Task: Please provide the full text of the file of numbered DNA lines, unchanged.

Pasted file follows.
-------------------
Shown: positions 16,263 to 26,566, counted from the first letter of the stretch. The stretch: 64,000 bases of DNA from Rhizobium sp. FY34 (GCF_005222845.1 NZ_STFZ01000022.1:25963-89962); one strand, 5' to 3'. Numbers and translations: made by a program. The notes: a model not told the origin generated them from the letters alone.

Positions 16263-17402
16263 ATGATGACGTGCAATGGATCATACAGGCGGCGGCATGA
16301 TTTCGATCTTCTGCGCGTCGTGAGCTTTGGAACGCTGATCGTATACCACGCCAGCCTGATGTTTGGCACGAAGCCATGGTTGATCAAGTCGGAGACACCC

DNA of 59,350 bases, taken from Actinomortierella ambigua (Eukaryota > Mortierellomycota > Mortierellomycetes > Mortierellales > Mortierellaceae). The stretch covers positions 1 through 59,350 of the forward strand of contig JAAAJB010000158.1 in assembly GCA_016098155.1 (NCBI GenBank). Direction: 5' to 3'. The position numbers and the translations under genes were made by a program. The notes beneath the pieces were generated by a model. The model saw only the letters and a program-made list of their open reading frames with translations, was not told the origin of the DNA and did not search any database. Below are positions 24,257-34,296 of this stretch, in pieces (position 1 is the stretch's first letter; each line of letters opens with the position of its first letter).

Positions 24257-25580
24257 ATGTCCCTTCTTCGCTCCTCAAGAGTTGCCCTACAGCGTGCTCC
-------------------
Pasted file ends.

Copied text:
Shown: positions 16,263 to 26,566, counted from the first letter of the stretch. The stretch: 64,000 bases of DNA from Rhizobium sp. FY34 (GCF_005222845.1 NZ_STFZ01000022.1:25963-89962); one strand, 5' to 3'. Numbers and translations: made by a program. The notes: a model not told the origin generated them from the letters alone.

Positions 16263-17402
16263 ATGATGACGTGCAATGGATCATACAGGCGGCGGCATGA
16301 TTTCGATCTTCTGCGCGTCGTGAGCTTTGGAACGCTGATCGTATACCACGCCAGCCTGATGTTTGGCACGAAGCCATGGTTGATCAAGTCGGAGACACCC

DNA of 59,350 bases, taken from Actinomortierella ambigua (Eukaryota > Mortierellomycota > Mortierellomycetes > Mortierellales > Mortierellaceae). The stretch covers positions 1 through 59,350 of the forward strand of contig JAAAJB010000158.1 in assembly GCA_016098155.1 (NCBI GenBank). Direction: 5' to 3'. The position numbers and the translations under genes were made by a program. The notes beneath the pieces were generated by a model. The model saw only the letters and a program-made list of their open reading frames with translations, was not told the origin of the DNA and did not search any database. Below are positions 24,257-34,296 of this stretch, in pieces (position 1 is the stretch's first letter; each line of letters opens with the position of its first letter).

Positions 24257-25580
24257 ATGTCCCTTCTTCGCTCCTCAAGAGTTGCCCTACAGCGTGCTCC